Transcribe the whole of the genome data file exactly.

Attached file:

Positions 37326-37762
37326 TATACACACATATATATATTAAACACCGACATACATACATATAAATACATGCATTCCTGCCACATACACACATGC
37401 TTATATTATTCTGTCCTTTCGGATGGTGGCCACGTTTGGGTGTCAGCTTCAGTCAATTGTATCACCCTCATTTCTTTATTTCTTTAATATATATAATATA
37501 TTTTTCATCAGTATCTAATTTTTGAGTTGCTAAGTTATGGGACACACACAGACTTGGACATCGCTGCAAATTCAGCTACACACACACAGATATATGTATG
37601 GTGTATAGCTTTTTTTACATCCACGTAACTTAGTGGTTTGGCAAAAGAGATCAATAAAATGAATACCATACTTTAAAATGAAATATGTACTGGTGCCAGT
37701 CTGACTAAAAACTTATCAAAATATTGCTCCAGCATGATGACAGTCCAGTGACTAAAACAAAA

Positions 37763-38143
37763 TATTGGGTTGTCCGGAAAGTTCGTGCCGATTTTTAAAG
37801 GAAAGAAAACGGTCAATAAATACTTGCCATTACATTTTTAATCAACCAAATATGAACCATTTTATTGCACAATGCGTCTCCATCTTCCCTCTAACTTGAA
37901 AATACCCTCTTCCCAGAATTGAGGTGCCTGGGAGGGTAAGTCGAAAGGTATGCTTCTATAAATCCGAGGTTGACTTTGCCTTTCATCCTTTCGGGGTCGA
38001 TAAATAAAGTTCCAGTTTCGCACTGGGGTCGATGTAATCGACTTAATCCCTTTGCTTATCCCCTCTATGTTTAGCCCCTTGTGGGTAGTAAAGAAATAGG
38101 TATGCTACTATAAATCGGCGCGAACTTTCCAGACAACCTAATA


Positions 37326-37762
37326 TATACACACATATATATATTAAACACCGACATACATACATATAAATACATGCATTCCTGCCACATACACACATGC
37401 TTATATTATTCTGTCCTTTCGGATGGTGGCCACGTTTGGGTGTCAGCTTCAGTCAATTGTATCACCCTCATTTCTTTATTTCTTTAATATATATAATATA
37501 TTTTTCATCAGTATCTAATTTTTGAGTTGCTAAGTTATGGGACACACACAGACTTGGACATCGCTGCAAATTCAGCTACACACACACAGATATATGTATG
37601 GTGTATAGCTTTTTTTACATCCACGTAACTTAGTGGTTTGGCAAAAGAGATCAATAAAATGAATACCATACTTTAAAATGAAATATGTACTGGTGCCAGT
37701 CTGACTAAAAACTTATCAAAATATTGCTCCAGCATGATGACAGTCCAGTGACTAAAACAAAA

Positions 37763-38143
37763 TATTGGGTTGTCCGGAAAGTTCGTGCCGATTTTTAAAG
37801 GAAAGAAAACGGTCAATAAATACTTGCCATTACATTTTTAATCAACCAAATATGAACCATTTTATTGCACAATGCGTCTCCATCTTCCCTCTAACTTGAA
37901 AATACCCTCTTCCCAGAATTGAGGTGCCTGGGAGGGTAAGTCGAAAGGTATGCTTCTATAAATCCGAGGTTGACTTTGCCTTTCATCCTTTCGGGGTCGA
38001 TAAATAAAGTTCCAGTTTCGCACTGGGGTCGATGTAATCGACTTAATCCCTTTGCTTATCCCCTCTATGTTTAGCCCCTTGTGGGTAGTAAAGAAATAGG
38101 TATGCTACTATAAATCGGCGCGAACTTTCCAGACAACCTAATA